A young German has spent nearly a year in China locked in an obscure justice system. His lawyers and the German Embassy have been unable to help him.
The art logistics manager Nils Jennrich has been accused of tax invasion by Chinese authorities who refuse to let him leave the country.
Jennrich is doing the dishes on the fifth floor of a Beijing high-rise building. The 32-year-old German carries out his daily chores, goes shopping, out to the gym and back to his apartment to cook each day. But this is not necessarily how he would have it if he had the choice.
An official form hangs on his wall. It is filled out. He needs this form in order to leave the country. But one crucial detail is missing: the departure date. Jennrich is not allowed to leave Beijing, nor is he allowed to speak with journalists.
He and his girlfriend are in despair. "I feel like we are in a really hopeless situation; I really don't know what to do," says his girlfriend Jenny Dam.
Jennrich was arrested in March 2012 and spent months in custody without any court order. In August, he was released on bail, but only after political pressure from Berlin. Since then, he has remained trapped in the obscure Chinese justice system.
According to authorities, Jennrich cheated Chinese customs out of two million euros by declaring too little on the value of imported art works.
But what remains unclear is why a shipping agent is being prosecuted and not the Chinese customers - some of whom are very wealthy - who declared the value of the works.
No end in sight
Jennrich's three lawyers have studied more than 4,000 pages of alleged evidence. "Our lawyers cannot find any evidence of criminal intent in Nils' actions and it has become clear that neither he nor the shipping company have profited financially," Dam adds.
The proceedings were initiated by customs and later passed on to the prosecutor's office. But, instead of deciding on whether to formally press charges, the prosecutor simply let last weekend's deadline pass. In the meantime, the long waiting is taking a toll on Jennrich.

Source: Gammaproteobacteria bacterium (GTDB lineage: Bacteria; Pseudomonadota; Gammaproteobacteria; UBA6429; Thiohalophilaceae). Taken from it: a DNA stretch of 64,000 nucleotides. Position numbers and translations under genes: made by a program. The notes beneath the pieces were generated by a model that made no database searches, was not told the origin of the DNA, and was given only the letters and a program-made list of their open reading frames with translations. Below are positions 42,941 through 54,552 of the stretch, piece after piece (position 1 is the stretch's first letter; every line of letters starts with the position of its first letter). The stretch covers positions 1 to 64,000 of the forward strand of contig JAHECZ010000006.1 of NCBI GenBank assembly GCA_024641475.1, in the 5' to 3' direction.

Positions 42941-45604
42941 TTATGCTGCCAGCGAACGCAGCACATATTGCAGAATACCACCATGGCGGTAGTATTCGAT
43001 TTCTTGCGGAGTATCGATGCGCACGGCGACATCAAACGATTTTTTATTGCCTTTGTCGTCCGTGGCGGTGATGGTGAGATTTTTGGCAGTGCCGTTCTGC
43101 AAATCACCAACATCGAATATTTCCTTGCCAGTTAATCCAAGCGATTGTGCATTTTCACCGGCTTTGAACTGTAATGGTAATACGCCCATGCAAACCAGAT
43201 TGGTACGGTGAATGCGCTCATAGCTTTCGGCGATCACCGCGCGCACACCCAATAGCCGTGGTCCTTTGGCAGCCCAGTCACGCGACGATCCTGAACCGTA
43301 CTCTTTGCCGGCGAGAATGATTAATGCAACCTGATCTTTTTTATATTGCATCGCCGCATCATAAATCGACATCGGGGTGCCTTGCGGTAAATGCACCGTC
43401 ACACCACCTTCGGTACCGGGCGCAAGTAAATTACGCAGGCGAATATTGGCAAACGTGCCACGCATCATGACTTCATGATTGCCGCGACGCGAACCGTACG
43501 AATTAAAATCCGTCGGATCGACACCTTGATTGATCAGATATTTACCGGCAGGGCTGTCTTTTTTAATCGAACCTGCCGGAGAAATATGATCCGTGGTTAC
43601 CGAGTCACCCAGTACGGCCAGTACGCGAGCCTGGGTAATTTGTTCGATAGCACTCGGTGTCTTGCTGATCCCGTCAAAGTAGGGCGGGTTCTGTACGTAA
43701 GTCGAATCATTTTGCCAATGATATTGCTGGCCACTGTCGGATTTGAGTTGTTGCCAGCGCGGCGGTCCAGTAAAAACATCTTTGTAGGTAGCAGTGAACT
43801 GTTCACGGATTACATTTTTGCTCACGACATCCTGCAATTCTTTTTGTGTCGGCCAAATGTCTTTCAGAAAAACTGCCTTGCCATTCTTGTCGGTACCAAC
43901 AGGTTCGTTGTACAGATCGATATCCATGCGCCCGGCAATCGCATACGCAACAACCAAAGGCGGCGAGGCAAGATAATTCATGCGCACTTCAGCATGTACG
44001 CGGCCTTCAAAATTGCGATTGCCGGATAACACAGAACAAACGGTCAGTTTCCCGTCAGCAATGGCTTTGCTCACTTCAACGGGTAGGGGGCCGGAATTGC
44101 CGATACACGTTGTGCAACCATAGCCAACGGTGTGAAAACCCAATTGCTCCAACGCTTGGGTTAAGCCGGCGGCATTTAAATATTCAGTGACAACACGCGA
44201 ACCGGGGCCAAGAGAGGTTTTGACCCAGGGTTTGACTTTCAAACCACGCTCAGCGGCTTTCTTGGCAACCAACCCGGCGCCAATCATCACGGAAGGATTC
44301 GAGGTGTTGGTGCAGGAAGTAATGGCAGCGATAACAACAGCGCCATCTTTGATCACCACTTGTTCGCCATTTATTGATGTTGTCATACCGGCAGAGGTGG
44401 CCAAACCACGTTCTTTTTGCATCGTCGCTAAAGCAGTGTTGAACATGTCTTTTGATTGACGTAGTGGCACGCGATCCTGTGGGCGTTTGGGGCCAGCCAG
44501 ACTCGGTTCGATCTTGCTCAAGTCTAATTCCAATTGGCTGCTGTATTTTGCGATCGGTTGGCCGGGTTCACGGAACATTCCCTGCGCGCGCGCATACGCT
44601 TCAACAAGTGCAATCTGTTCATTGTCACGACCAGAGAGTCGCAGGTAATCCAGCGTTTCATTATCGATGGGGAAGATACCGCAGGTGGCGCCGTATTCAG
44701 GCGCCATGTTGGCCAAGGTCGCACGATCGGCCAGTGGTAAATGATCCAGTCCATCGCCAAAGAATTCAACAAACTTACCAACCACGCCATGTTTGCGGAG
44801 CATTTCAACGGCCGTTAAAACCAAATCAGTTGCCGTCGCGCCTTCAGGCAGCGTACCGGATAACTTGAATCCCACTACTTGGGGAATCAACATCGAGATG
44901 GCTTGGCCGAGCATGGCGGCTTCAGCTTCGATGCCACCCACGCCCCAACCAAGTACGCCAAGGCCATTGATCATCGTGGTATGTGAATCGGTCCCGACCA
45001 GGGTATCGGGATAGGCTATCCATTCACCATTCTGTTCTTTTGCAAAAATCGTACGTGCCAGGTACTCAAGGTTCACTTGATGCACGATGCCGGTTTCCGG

"According to Chinese law the case can drag on for up to nine months, or even longer," Dam says, adding there is no end in sight. At the same time, near the northern German town of Rendsburg, Jennrich's mother Karin is desperately awaiting the return of her son.
"Jennrich and his girlfriend wanted to get married May 2 last year," his mother says, adding that several family members are seriously ill and facing bleak prospects. "Nils just wants to come back home and be here for his family."
There is also talk in diplomatic circles of "deep concern" about a case where "both the rule of law and the principle of proportionality seem to be absent." Since petitions to the authorities in Beijing have so far been unfruitful, Nils Jennrich has again turned to the German Justice Minister Sabine Leutheusser-Schnarrenberger asking for help.
"Kill the chicken to scare the monkey"
Meanwhile at their apartment in Beijing, Jennrich and Dam prepare for the next lawyer's appointment. The couple appears to be at the mercy of "higher interests" of the state. Insiders hint at the possibility that the Chinese simply want to edge the Germans out of the art market. After all, the shipping company Jennrich worked for was forced to abandon a special warehouse set up at Beijing airport, thus leaving the field to Chinese competitors.
But it is also likely that the Chinese want to use Jennrich's case as a warning to wealthy art dealers. The Chinese have a saying about this: "Kill the chicken to scare the monkey." But all this doesn't matter to Jennrich anymore. His main goal is simply to get out of China.